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Point me to info on making graphics as clear and fast as possible

11:22 pm on Jun 20, 2006 (gmt 0)

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I know making images sharp and fast loading are two opposite things. What I'm looking for is info/tutorial on what my choices are and how to get the best happy medium for sharp and fast loading.
3:14 pm on June 21, 2006 (gmt 0)

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I don't remember if I found a tutorial, but I did it by trial and error. Making the picture sharp and then compressing it. I ended up at 80% compression for my images (real estate).

Above 80% the file size started getting quite a bit larger. Below 80% I saw more problems with the sky and white walls.

HTH - Bea

4:14 pm on June 25, 2006 (gmt 0)

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Please give more specifics with your post.

Which type of graphics software are you using?
Which filetype are you looking to optimize? GIF, JPG, PNG?
What is the purpose of the graphics file, and what sort of problems have you run into in the past.

All of this information will greatly increase the chance of others helping you.


6:44 am on June 27, 2006 (gmt 0)

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What application(s) are you using. I find that Fireworks normally compresses better than Adobe Imageready.

I hope that helps.


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[edited by: tedster at 12:41 am (utc) on July 5, 2006]

5:58 am on July 1, 2006 (gmt 0)

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Dear Myrrh,

I was facing a similar problem as you and then I found this article [webmonkey.wired.com...]

Has really helped me and would like to share this with you

Best wishes,


4:25 pm on July 4, 2006 (gmt 0)

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This has a number of tutorials and articles on choosing the best format based on image type in order to get the best performance.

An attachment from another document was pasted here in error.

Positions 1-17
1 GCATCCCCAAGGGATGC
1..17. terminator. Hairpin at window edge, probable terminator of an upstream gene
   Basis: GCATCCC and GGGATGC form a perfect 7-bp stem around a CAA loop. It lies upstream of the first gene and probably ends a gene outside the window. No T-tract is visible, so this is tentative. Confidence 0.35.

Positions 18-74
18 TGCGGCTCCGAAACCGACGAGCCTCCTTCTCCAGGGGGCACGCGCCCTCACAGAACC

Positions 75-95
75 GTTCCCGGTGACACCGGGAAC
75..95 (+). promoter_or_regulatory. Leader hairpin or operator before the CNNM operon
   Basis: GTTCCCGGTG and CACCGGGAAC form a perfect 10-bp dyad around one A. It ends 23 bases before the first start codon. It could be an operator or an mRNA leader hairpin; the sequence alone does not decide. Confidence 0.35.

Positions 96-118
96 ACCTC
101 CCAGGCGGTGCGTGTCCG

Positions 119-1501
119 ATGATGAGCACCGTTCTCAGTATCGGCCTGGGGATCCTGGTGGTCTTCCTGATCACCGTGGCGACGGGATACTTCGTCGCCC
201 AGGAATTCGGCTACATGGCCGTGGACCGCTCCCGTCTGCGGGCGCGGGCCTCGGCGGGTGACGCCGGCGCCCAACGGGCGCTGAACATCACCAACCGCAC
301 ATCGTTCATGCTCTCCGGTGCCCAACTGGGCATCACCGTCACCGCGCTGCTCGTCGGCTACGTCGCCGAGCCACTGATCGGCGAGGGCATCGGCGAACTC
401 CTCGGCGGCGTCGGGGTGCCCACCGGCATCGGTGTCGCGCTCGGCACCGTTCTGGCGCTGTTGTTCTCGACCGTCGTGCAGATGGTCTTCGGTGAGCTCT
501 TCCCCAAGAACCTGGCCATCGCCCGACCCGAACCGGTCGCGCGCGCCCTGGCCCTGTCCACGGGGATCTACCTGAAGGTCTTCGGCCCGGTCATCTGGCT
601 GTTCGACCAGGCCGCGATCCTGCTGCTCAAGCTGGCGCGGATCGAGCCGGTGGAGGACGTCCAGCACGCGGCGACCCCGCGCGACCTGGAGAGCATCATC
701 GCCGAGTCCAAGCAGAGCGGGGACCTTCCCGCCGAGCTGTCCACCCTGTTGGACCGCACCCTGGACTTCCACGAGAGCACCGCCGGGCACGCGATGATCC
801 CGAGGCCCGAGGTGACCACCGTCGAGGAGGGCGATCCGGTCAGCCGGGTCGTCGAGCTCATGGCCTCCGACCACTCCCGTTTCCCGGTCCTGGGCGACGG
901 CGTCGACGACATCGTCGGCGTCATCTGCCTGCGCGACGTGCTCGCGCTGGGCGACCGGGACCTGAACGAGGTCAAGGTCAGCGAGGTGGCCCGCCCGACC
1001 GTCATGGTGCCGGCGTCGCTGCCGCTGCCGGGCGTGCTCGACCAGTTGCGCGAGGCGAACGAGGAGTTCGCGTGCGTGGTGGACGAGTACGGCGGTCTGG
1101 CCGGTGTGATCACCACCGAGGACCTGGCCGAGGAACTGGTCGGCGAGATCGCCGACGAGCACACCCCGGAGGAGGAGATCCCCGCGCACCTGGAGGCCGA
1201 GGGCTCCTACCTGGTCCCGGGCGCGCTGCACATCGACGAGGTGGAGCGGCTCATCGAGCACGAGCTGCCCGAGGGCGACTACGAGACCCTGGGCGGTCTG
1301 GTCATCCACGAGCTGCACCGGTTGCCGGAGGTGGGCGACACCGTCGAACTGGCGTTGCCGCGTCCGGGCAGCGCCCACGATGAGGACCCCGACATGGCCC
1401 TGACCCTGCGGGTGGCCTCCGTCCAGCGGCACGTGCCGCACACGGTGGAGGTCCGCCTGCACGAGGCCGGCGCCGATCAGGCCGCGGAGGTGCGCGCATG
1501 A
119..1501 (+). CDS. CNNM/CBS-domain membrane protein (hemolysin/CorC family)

For photographic images, JPEG is best. JPEG will leave artifacts on text and screenshots, so GIF/PNG is best for these kinds of images. If you end up choosing GIF for non-photographic images, and the image doesn't have transparency or animation, then an optimized PNG will usually give you a smaller file.

5:37 pm on July 4, 2006 (gmt 0)

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This post from Ardfry is really good. This also led me to the book "Speed Up Your Site: Web Site Optimization" by Andrew B. King Have gone through only a few excerpts but is a must read. Planning to buy it soon.
12:48 am on July 5, 2006 (gmt 0)

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I find that some photographic images can still compress better with PNG or GIF. The difference lies in whether the colors range widely or if they are more limited to a certain range -- a limited color spread often does very nicely in a PNG, even though the image is quite photographic. And if you're woprking with a duotone-style tinted image, PNG or GIF is almost always the best, in my experience.

Up until Photoshop 8, I often thought Fireworks had a small edge over the compression algorithms in ImageReady. But not now -- ImageReady today really cooks for me! And this is coming from a guy who is fanatical about image size. Up to Photoshop 8, I often hand tweaked the color look-up tables in a gif, just to eleminate any extra colors the eye didn't truly need.


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